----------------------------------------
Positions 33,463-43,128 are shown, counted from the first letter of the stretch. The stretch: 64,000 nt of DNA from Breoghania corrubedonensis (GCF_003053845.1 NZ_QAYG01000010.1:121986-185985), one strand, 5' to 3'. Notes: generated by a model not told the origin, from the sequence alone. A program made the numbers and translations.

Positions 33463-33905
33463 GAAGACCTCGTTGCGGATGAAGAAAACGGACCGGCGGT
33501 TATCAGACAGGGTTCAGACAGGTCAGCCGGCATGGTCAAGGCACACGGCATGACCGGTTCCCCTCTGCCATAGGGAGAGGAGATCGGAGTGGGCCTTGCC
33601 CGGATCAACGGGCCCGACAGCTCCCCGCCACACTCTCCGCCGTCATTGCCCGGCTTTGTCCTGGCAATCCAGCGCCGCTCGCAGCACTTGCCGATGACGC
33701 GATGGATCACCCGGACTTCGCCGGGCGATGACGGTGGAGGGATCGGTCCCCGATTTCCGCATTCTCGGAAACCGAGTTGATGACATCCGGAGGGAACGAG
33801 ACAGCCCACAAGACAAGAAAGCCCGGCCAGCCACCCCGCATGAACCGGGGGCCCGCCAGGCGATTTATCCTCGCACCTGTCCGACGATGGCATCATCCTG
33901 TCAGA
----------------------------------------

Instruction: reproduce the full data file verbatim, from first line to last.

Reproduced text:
Positions 33,463-43,128 are shown, counted from the first letter of the stretch. The stretch: 64,000 nt of DNA from Breoghania corrubedonensis (GCF_003053845.1 NZ_QAYG01000010.1:121986-185985), one strand, 5' to 3'. Notes: generated by a model not told the origin, from the sequence alone. A program made the numbers and translations.

Positions 33463-33905
33463 GAAGACCTCGTTGCGGATGAAGAAAACGGACCGGCGGT
33501 TATCAGACAGGGTTCAGACAGGTCAGCCGGCATGGTCAAGGCACACGGCATGACCGGTTCCCCTCTGCCATAGGGAGAGGAGATCGGAGTGGGCCTTGCC
33601 CGGATCAACGGGCCCGACAGCTCCCCGCCACACTCTCCGCCGTCATTGCCCGGCTTTGTCCTGGCAATCCAGCGCCGCTCGCAGCACTTGCCGATGACGC
33701 GATGGATCACCCGGACTTCGCCGGGCGATGACGGTGGAGGGATCGGTCCCCGATTTCCGCATTCTCGGAAACCGAGTTGATGACATCCGGAGGGAACGAG
33801 ACAGCCCACAAGACAAGAAAGCCCGGCCAGCCACCCCGCATGAACCGGGGGCCCGCCAGGCGATTTATCCTCGCACCTGTCCGACGATGGCATCATCCTG
33901 TCAGA